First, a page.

Industrial process technology company Calix has joined with Sweden’s SaltX and Sumitomo SHI FW to further develop a salt based energy storage system with potential to speed decarbonisation of the economy.
Calix’s novel kiln technology will be added to SaltX’s energy storage system in a 200kW pilot plant to be built in Sweden.
The pilot will be followed by a megawatt-scale small commercial plant should tests prove successful.
Calix’s advanced kiln designs are being used in a number of industries, including the Low Emissions Intensity Lime And Cement (LEILAC) demonstration plant now being built built in Heidelberg Germany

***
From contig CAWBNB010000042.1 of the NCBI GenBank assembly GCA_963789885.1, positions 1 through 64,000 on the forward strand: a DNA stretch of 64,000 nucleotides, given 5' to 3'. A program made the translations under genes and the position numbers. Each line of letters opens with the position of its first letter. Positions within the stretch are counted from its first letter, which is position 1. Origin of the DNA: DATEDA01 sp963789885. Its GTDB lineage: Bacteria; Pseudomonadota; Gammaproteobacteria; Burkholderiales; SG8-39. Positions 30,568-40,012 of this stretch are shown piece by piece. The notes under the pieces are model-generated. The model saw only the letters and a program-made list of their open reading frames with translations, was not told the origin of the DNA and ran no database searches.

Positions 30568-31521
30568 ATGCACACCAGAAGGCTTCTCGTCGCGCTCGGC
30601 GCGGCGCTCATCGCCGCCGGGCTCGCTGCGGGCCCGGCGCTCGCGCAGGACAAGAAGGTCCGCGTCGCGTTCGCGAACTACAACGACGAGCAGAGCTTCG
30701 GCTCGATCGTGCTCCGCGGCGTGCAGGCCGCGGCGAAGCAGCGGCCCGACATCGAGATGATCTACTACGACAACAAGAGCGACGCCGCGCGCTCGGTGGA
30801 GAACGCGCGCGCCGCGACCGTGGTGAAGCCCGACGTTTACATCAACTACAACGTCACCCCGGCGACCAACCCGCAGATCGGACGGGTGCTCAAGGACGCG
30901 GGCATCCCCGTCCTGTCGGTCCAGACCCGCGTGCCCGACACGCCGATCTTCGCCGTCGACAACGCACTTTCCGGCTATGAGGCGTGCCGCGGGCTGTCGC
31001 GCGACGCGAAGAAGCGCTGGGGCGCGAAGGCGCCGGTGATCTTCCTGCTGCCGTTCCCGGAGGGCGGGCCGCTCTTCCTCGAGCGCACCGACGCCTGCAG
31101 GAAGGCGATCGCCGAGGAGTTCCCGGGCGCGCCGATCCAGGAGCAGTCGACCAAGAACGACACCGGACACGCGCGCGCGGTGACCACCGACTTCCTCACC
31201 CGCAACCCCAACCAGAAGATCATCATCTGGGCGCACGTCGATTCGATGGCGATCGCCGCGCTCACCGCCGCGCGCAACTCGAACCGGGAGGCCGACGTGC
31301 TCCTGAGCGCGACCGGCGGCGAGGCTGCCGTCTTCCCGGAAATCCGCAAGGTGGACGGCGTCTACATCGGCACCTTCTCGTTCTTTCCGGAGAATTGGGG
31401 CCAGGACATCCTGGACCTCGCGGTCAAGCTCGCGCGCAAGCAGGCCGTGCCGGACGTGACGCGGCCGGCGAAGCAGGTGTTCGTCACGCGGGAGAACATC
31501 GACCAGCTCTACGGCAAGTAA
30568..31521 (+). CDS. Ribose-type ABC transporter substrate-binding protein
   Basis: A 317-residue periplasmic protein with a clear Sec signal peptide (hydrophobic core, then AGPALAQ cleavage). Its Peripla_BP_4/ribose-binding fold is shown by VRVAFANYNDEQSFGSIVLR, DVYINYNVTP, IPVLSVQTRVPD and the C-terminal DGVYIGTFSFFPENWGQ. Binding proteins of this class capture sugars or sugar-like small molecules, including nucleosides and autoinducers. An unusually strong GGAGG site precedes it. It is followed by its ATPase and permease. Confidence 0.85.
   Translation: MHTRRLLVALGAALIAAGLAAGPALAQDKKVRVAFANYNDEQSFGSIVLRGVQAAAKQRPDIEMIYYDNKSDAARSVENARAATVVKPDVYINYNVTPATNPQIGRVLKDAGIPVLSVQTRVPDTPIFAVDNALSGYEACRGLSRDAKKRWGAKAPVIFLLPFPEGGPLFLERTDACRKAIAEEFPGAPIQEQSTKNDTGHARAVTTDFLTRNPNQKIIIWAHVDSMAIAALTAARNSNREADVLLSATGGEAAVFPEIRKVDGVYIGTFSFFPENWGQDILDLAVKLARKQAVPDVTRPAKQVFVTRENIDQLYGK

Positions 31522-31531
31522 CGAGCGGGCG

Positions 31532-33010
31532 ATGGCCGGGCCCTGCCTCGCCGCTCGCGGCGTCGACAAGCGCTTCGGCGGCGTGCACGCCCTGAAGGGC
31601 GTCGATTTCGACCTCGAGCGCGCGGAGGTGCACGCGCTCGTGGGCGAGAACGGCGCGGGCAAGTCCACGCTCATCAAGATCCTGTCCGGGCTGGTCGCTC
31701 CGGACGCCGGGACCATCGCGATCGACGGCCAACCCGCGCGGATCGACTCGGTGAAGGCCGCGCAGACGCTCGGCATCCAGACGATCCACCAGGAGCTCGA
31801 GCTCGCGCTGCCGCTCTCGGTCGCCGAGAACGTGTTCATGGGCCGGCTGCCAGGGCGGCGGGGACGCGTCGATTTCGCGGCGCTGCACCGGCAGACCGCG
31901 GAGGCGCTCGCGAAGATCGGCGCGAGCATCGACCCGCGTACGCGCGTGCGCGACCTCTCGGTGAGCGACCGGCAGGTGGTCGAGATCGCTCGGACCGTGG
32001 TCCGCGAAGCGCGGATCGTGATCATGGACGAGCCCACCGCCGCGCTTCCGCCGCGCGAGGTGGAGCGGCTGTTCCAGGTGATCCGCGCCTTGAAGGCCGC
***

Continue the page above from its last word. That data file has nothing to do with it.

The company’s kiln technology will be utilised in a direct separation reactor (eDS) which will heat and dehydrate SaltX’s patented nanocoated salt when there is excess renewable energy. The salt is recombined with water to produce heat and power when needed.
The Calix system will be electrically powered and modelled on the BATMn reactor (pictured) which opened in Bacchus Marsh, Victoria in 2019.
Calix CEO Phil Hodgson said the project would further develop the company’s eDS technology in a new area of chemical energy storage.
Hodgson said: “This system has great potential for load balancing applications as the grid decarbonises.”
Calix’s core technologies are in advanced batteries, crop protection, aquaculture, wastewater and carbon reduction.
Picture: Calix/BATMn reactor
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